Scaffolding argumentation competence: The shift from first to second order skill acquisition

Research output: Chapter in Book/Report/Conference proceedingConference paper

Abstract

This conceptual article argues that the focus of research on argument-scaffolds should shift from first-order towards second-order scaffolding. If learners acquire argumentation skills and learn to self-direct argumentation activities, they also engage in epistemic discussions with partners that help them acquire knowledge, correct false viewpoints and refine misunderstanding. This article presents a 3-step guideline for secondorder argument-scaffolding, namely (1) diagnosis of internal argumentative script, (2) adaptive external support, and (3) adaptive fading of external support.

Original languageEnglish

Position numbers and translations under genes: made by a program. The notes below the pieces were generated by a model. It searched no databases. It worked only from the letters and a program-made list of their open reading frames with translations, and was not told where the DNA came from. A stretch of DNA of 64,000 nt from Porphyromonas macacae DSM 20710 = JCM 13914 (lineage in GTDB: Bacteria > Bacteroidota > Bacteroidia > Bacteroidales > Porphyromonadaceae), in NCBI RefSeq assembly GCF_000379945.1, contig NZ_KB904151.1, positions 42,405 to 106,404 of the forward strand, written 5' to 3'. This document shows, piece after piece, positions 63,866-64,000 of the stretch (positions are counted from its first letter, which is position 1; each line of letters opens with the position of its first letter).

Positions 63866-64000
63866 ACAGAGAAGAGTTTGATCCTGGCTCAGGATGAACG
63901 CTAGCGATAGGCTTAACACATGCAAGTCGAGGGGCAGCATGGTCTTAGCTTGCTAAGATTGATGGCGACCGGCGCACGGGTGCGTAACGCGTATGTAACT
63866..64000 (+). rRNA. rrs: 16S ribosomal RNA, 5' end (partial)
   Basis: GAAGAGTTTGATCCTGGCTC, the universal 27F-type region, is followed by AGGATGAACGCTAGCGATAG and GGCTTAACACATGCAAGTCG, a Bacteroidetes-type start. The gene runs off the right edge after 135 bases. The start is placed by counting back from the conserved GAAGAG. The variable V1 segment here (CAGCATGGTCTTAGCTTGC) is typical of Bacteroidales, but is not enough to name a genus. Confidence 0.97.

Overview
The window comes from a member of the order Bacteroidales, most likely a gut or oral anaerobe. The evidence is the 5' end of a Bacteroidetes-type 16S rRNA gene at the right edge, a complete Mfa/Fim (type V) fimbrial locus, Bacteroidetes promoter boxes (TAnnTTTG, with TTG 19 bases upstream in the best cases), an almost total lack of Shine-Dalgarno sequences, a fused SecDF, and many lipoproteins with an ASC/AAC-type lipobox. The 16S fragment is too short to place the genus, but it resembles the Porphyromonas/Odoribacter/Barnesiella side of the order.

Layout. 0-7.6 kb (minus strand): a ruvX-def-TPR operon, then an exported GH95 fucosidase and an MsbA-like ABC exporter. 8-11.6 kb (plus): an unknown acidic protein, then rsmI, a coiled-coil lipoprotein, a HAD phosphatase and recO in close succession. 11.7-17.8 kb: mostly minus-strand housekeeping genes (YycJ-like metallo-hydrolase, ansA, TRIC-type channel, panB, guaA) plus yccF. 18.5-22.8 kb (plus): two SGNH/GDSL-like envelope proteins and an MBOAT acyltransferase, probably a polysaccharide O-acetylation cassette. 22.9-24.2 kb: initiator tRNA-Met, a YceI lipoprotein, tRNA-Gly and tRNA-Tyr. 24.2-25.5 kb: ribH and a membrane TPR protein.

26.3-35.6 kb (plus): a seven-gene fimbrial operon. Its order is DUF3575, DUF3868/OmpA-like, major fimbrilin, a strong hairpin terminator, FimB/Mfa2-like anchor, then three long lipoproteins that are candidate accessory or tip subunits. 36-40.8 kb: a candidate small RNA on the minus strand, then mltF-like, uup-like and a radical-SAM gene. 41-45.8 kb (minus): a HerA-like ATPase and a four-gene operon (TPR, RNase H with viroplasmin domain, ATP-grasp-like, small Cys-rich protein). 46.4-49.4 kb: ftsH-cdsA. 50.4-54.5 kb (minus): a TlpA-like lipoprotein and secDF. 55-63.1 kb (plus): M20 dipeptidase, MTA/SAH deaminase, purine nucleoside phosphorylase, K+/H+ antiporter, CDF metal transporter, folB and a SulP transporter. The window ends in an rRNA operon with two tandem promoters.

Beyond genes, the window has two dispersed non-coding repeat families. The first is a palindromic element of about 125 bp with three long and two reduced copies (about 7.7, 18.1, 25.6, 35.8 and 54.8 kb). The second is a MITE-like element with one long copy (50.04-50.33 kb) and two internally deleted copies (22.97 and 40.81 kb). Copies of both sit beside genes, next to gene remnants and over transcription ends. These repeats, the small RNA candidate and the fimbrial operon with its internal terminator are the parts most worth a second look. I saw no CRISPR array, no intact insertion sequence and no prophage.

Title of host publicationLearning and Becoming in Practice: The International Conference of the Learning Sciences (ICLS) 2014
Pages1569-1570
Volume3
Publication statusPublished - Jun 2014
Event11th International Conference of the Learning Sciences: Learning and Becoming in Practice, ICLS 2014 - Boulder, United States
Duration: 23 Jun 201427 Jun 2014

Conference

Conference11th International Conference of the Learning Sciences: Learning and Becoming in Practice, ICLS 2014
CountryUnited States
CityBoulder
Period23/06/1427/06/14

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Noroozi, O., Kirschner, P. A., Biemans, H. J. A., & Mulder, M. (2014). Scaffolding argumentation competence: The shift from first to second order skill acquisition. In Learning and Becoming in Practice: The International Conference of the Learning Sciences (ICLS) 2014 (Vol. 3, pp. 1569-1570)